2 Samuel 2:22
And Abner said again to Asahel, Turn thee aside from following me: wherefore should I smite thee to the ground? how then should I hold up my face to Joab thy brother?
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2:18-24 Death often comes by ways we least suspect. We are often betrayed by the accomplishments we are proud of! Asahel's swiftness, which he presumed so much upon, did him no service, but hastened his end.His armour - Rather, as in the margin; i. e. content thyself with the spoil of some inferior soldier for a trophy. 2Sa 2:19-32. Asahel Slain.

19-32. Asahel pursued after Abner—To gain the general's armor was deemed the grandest trophy. Asahel, ambitious of securing Abner's, had outstripped all other pursuers, and was fast gaining on the retreating commander. Abner, conscious of possessing more physical power, and unwilling that there should be "blood" between himself and Joab, Asahel's brother, twice urged him to desist. The impetuous young soldier being deaf to the generous remonstrance, the veteran raised the pointed butt of his lance, as the modern Arabs do when pursued, and, with a sudden back thrust, transfixed him on the spot, so that he fell, and lay weltering in his blood. But Joab and Abishai continued the pursuit by another route till sunset. On reaching a rising ground, and receiving a fresh reinforcement of some Benjamites, Abner rallied his scattered troops and earnestly appealed to Joab's better feelings to stop the further effusion of blood, which, if continued, would lead to more serious consequences—a destructive civil war. Joab, while upbraiding his opponent as the sole cause of the fray, felt the force of the appeal and led off his men; while Abner probably dreading a renewal of the attack when Joab should learn his brother's fate, and vow fierce revenge, endeavored, by a forced march, to cross the Jordan that night. On David's side the loss was only nineteen men, besides Asahel. But of Ish-bosheth's party there fell three hundred and sixty. This skirmish is exactly similar to the battles of the Homeric warriors, among whom, in the flight of one, the pursuit by another, and the dialogue held between them, there is vividly represented the style of ancient warfare.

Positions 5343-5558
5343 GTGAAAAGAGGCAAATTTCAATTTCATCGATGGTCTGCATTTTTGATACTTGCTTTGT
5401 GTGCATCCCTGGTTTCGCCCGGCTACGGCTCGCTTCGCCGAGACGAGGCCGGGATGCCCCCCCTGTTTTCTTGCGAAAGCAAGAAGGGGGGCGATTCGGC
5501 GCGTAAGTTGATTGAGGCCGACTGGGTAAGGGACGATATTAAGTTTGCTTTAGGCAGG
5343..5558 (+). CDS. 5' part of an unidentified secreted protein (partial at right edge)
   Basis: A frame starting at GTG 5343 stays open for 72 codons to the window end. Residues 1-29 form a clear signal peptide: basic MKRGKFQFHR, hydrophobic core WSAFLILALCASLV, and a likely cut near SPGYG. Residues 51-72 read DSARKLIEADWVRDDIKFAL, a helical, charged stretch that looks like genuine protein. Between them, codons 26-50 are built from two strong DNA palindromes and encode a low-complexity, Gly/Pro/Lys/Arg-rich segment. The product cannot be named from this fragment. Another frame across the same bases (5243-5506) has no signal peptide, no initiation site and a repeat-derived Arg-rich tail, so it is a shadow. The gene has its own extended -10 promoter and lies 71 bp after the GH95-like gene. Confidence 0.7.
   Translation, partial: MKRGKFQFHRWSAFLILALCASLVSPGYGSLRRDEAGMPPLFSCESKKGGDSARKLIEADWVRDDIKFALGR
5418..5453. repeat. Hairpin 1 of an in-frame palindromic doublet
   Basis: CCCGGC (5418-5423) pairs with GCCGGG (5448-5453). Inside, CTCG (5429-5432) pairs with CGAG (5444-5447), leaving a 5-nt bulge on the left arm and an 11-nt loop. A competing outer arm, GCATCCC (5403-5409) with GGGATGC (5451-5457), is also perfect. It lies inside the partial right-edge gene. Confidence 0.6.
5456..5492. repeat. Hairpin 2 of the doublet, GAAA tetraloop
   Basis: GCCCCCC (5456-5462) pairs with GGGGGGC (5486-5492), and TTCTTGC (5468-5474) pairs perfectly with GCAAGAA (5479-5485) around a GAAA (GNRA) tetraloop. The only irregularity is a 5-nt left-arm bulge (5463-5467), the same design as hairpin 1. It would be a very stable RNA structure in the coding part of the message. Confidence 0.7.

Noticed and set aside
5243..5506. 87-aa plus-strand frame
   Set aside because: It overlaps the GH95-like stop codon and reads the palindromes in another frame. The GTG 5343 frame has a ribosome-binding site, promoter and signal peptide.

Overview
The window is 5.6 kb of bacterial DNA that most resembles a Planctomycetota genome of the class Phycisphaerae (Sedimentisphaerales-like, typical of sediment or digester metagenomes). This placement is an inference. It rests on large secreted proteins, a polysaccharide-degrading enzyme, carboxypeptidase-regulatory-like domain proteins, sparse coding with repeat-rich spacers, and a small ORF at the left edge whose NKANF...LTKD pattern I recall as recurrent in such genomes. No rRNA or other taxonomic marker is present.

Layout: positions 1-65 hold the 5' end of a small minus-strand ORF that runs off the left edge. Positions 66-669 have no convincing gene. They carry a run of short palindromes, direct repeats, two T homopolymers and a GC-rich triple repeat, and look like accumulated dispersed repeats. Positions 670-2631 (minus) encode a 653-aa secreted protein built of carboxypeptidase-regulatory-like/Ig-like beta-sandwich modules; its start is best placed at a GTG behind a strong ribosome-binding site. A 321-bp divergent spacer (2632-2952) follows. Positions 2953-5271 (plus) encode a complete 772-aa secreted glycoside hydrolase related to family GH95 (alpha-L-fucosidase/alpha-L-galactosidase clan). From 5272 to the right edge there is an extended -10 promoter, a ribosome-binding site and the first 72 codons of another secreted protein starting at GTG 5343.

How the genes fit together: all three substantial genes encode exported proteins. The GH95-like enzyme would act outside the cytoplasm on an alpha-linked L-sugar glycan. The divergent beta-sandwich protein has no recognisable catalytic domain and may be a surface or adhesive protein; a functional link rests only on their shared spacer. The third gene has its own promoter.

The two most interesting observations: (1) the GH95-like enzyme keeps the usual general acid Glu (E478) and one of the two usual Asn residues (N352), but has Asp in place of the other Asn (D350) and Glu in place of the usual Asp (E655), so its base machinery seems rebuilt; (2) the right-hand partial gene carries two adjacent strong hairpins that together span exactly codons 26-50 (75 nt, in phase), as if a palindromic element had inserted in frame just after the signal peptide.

He was loth to enrage Joab too much against him, because his guilty conscience told him that his cause was bad, and herefore he presaged ill success, and that he might need such a friend as Joab to make his peace with David.

And Abner said again to Asahel,.... Being loath to dispatch him:

turn thee aside from following me, wherefore should I smite thee to the ground? which was giving him fair warning, and letting him know what he must expect, if he did not desist from his pursuit:

how then should I hold up my face to Joab thy brother? the general of David's army, a stout valiant commander, a man of spirit and resentment, whom Abner knew full well, and that should he slay his brother, he would never be friendly with him, or look pleasantly on him; he would never forgive him, but seek ways and means to avenge his blood on him and by this it seems as if Abner was conscious to himself that he was in a wrong cause, that the kingdom was of right David's, and would be his, and he must be obliged to make peace with him; when he should stand in need of Joab as his friend, which he could not expect, if he slew his brother, nor to live in favour and friendship with him hereafter.

And Abner said again to Asahel, Turn thee aside from following me: {l} wherefore should I smite thee to the ground? how then should I hold up my face to Joab thy brother?

(l) Why do you provoke me to kill you?

22. Turn thee aside] Asahel was probably a mere stripling, and no match for Abner, who, wishing to avoid a feud with Joab and an obstacle to making favourable terms with David on the fall of Saul’s house, again exhorted Asahel to abandon the pursuit.

hold up my face to Joab] Meet him with the steady gaze which is the index of a clear conscience, the opposite of the downcast look which betokens shame and guilt. Cp. Job 11:15.

2 Samuel 2:22Then Abner turned round, asked him whether he was Asahel, and said to him, "Turn to thy right hand or to thy left, and seize one of the young men and take his armour for thyself," i.e., slay one of the common soldiers, and take his accoutrements as booty, if thou art seeking for that kind of fame. But Asahel would not turn back from Abner. Then he repeated his command that he would depart, and added, "Why should I smite thee to the ground, and how could I then lift up my face to Joab thy brother?" from which we may see that Abner did not want to put the young hero to death, out of regard for Joab and their former friendship.
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